I spent the next several days executing dramatic hair flips whenever possible.

I also spent the next several days not washing my hair or putting it in a ponytail, which made the hair flips less pleasant than they could have been, but MY HAIR WAS STRAIGHT SO WHO CARES?

The first time I washed it, I was afraid that the curls would spring back. The first time I put it in a ponytail, I worried that I would be left with a permanent ponytail elastic bump. After three months, I started to look for signs of returning waves.

Every time, my hair stayed straight.

Eventually six months passed and my hair was still straight. I thought about making an appointment for a touch-up, but that seemed absurd, considering that MY HAIR WAS STRAIGHT.

Through all of this, my hair was getting longer and longer. When I got it cut a couple of weeks ago, I was worried that the removal of the weight of all the hair that I left at the salon would allow latent curls to spring back up.

(I was also worried that the change in my hair would alert my stylist to the fact that I’d cheated on her, but when you only show up every 9-12 months, evidently stylists don’t remember your hair texture.)

You guys. It has been eight months—NovemberDecemberJanuaryFebruary MarchAprilMayJune—eight solid months.

This was my hair this afternoon after I washed it, wet-combed it, and let it air dry:

All the worry about my hair has ironically given me gray hair.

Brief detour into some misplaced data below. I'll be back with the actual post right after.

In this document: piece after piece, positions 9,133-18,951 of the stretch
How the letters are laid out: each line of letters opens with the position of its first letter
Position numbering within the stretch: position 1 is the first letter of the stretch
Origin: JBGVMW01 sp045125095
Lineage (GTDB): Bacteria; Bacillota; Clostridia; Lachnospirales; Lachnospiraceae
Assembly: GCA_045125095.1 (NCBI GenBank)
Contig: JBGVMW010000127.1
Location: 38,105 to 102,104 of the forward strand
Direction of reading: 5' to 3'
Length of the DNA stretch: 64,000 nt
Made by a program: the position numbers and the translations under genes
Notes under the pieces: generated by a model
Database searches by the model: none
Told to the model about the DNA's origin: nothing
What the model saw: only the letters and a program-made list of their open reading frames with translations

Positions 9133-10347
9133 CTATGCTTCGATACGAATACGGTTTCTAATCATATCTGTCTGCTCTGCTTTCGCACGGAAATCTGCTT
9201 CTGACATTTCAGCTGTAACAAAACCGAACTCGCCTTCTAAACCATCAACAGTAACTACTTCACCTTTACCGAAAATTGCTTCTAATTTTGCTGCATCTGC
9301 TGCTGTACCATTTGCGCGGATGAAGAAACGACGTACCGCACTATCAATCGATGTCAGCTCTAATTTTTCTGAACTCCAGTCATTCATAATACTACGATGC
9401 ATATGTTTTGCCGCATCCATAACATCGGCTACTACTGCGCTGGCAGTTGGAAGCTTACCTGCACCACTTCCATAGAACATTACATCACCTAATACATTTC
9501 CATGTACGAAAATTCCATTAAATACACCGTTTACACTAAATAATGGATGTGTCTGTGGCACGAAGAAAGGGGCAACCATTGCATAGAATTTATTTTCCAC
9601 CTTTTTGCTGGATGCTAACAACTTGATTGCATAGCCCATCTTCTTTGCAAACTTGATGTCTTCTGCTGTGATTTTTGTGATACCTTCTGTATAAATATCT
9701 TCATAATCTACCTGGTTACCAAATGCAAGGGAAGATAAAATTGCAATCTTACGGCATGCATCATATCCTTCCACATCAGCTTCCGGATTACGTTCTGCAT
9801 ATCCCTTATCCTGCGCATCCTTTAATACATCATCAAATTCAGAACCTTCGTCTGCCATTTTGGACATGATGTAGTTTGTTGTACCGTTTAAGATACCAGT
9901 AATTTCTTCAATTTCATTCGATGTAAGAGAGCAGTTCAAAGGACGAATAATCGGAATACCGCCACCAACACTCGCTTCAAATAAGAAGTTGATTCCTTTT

Ironically, all the worry about my hair has given me gray hair.*

People. My hair has been scared straight.

I have no idea what kind of voodoo that guy in Virginia did to my hair follicles, but they produce straight hair now. For all I know, there is a painting of me hanging in an attic over that hair salon and its hair curls more every day. I don’t care.

I know that one day I will wake up and some terrible hair tragedy will have befallen me (Perma-frizz? Curly roots? A comb-over? Bangs?) but that’s cool. Because it will have been worth it.

Also, I completely accept my shallowness (shallowosity?) in re: the hair issue. That’s okay. Sometimes it’s okay to be shallow.

* That is a lie. I have had that streak of gray hair since 1997. Lucky me.

Edited to add: This is the guy: His name is Jian. He is my favorite person.

43 thoughts on “Sometimes It’s the Little Things—the Shallow, Ridiculous, Little Things

  1. I just bought a train ticket to your house. Take me to this voodoo hair guy and make mine look like yours. I have fought the curls and lost since 1976.

    This humidity has put me over the edge. I have dreamt about the Japanese straightening for years. Take me to your leader.

  2. Congratulations on your lack of frizz! The $300 savings is pretty cool too. But the gray streak has me intrigued because of the time frame. I hope I didn’t have anything to do with it. LOL! You look great, BTW!